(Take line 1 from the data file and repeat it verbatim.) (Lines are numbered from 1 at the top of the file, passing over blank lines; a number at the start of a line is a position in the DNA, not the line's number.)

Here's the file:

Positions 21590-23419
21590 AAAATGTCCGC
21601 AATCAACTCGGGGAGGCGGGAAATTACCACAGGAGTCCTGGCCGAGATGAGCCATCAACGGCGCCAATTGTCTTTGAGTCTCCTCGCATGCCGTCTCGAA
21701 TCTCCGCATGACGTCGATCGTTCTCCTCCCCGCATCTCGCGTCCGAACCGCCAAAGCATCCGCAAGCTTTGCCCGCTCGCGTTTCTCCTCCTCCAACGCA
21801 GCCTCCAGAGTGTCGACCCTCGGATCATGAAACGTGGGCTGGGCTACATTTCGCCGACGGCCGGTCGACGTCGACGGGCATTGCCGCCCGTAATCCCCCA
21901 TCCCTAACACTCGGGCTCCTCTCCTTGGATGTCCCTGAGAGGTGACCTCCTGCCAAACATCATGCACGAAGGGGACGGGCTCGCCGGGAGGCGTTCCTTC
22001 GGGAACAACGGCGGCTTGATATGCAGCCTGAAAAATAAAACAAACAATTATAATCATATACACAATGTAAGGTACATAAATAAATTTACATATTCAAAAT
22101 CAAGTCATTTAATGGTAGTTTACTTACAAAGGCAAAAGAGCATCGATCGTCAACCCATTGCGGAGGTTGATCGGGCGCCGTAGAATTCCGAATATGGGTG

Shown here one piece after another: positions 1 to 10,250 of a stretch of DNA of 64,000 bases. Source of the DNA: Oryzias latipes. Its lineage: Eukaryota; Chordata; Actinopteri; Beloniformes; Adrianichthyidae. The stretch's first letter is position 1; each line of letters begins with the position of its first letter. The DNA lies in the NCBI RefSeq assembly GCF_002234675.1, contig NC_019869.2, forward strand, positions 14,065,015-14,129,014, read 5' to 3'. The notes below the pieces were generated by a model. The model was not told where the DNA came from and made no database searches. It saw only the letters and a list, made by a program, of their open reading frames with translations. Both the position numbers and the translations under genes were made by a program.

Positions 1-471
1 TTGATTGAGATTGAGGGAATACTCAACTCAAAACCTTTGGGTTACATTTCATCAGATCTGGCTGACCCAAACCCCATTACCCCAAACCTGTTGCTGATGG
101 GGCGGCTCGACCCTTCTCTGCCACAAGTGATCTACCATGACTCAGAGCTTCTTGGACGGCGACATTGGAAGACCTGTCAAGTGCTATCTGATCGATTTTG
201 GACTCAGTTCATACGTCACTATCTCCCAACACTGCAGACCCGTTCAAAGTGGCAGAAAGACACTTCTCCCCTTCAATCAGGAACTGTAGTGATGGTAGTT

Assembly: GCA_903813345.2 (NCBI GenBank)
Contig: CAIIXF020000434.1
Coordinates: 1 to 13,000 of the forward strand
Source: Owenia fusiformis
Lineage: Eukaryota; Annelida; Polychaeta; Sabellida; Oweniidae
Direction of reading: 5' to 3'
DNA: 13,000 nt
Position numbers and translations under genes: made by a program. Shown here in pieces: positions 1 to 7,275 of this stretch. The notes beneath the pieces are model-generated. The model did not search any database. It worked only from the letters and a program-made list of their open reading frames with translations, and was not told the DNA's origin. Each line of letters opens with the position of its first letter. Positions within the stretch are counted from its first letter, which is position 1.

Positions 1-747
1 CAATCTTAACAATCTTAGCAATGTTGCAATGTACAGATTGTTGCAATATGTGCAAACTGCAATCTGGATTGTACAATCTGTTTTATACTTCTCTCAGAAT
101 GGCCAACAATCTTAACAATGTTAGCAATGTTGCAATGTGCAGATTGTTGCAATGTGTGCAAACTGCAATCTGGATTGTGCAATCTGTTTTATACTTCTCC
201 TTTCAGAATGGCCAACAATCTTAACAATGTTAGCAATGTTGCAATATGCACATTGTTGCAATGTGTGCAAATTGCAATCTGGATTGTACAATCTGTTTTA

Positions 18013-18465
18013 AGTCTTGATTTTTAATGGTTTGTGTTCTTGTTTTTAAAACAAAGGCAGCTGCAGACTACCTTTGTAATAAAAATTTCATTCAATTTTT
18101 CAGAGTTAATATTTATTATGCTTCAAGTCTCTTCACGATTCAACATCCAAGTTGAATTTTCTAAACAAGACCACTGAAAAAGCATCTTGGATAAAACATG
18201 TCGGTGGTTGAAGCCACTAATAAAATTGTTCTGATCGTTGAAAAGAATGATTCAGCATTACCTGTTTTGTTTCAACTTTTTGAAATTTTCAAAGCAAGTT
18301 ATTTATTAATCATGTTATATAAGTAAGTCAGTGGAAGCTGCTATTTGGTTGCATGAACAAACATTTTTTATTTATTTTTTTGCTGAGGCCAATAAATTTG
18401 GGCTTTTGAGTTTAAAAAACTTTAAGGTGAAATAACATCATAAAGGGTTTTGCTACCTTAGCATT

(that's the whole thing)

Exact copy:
Positions 21590-23419